Author Profile - Jabulani Mzinyathi


Jabulani Mzinyathi was born on 01.09.65 in Ascot high density suburb, Gwelo, Rhodesia (now Gweru, Zimbabwe), to working class parents. He is a qualified primary school teacher turned magistrate, and he holds a diploma in personnel management. In 1997 he was awarded a diploma for excellence by the panel of judges of the Scottish international open poetry contest. He has had several poems and short stories published by magazines in Zimbabwe and abroad. He also once wrote humour pieces for some newspapers in Zimbabwe, and was a columnist for Moto magazine, Gweru. He has served both as the vice-chairman of the Budding Writers Association of Zimbabwe, and as chairman of the Zimbabwe Poetry Society.

Jabulani blogs at:

Five Questions with Jabulani Mzinyathi:

1. Can you speak a bit more about the "resilience" you speak of in that last line? In what ways is it "plain to see"?

the ways my ancestors worshipped the creator refuse to die. most of our people faced with life crises will abandon adopted religions and go back to the ways that have been wrongly labelled "ancestral worship". as a black african i do not believe all this crap about ancestral worship. it is a phenomenon that comes out of sheer ignorance and that unbridled desire by some who espouse superiority to denigrate what black africans find spiritually satisfying. i make no apologies! africa was not a dark continent at all. our people knew of the existence of God long before missionaries came with a warped version of christianity that glorifies subjugation. when i at forty-seven still look back and speak out against this i realise that the ways of my ancestors live on in my blood hence 'resilience'. the same resilience is seen in the teachings of rastafari. slavery and colonialism have not been able to annihilate us!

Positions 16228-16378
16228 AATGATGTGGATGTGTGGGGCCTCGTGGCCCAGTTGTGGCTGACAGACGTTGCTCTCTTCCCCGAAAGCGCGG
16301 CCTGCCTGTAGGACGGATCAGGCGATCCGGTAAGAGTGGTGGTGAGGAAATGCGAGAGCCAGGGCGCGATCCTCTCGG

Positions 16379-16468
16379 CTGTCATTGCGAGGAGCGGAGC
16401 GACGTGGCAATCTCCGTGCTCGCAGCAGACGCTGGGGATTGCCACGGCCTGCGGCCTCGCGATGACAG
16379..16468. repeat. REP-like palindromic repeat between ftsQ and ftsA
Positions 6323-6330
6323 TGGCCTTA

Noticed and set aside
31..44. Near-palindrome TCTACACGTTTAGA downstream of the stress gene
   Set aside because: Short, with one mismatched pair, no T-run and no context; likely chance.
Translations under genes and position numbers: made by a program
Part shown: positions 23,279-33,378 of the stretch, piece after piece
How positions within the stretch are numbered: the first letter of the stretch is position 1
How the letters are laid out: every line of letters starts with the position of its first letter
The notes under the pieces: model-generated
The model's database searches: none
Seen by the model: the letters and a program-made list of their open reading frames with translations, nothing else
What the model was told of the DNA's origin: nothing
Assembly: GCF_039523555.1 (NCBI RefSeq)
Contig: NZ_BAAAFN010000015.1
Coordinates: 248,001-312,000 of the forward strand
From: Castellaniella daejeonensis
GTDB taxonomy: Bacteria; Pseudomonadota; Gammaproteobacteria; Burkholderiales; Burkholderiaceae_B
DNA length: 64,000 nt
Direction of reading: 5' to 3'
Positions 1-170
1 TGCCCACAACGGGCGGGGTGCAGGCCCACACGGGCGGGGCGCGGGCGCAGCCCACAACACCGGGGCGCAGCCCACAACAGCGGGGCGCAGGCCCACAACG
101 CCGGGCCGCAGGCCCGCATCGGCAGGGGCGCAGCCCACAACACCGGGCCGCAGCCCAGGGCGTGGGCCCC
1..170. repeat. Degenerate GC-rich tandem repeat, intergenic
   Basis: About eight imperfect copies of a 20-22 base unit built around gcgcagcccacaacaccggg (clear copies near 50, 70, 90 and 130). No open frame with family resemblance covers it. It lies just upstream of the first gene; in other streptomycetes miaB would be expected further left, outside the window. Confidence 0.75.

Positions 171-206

2. Who are you most interested in reaching/influencing with this poem? If you could present this poem to only one person or group of people, who would it be?

the poem is a bomb to be dropped among those that convert my people to a version of christianity that treats black people as sin. it is also aimed at those who sheepishly follow alien gods that leave them empty deep inside. it is aimed at those who label us "ancestor worshippers". that is not what we do. we worship God and the messages get to the maker via our ancestors. the poem is also aimed at those who sow divisions against my people along christianity and islamic lines. these are the alien religions befuddling my people.

3. "sacrosanct shrines" has a great sound to it. What inspired that phrase? Did it come early, or late, in the composition process?

it hurts me deep inside to know that rhodes brazenly chose to be buried at matopos which is know to be a holy shrine by our people. here are the remains of a coloniser defiantly at our sacrosanct shrine. we talk about maintaining the status quo for the sake of history. what? the story must be told this way: the remains of the coloniser were removed and shipped to Britain to be interred there. that is making history!

4. What is new for you in 2012? How do you see your prospects over the coming year?

in 2012 and beyond i will be working with singers to see whether some of the poems i have worked on over the years can assume a new dimension for me. i love reggae music so the beat will have to be that.

5. Similarly, how do you see the prospects for Zimbabwe in 2012?

the darkest hour is before dawn. looking into my crystal ball i see a great zimbabwe emerging. the recipe is there. look we have a highly educated population. we are richly endowed with mineral and other resources. we need to shape our poly ticks right. that means we need a new constitution for a future zimbabwe. we need to open up more democratic spaces that includes encouraging artistic endeavours - even those that may be called anti-establishment. the birds will freely twitter in the trees! a new zimbabwe is on the horizon. look yonder and you will see!

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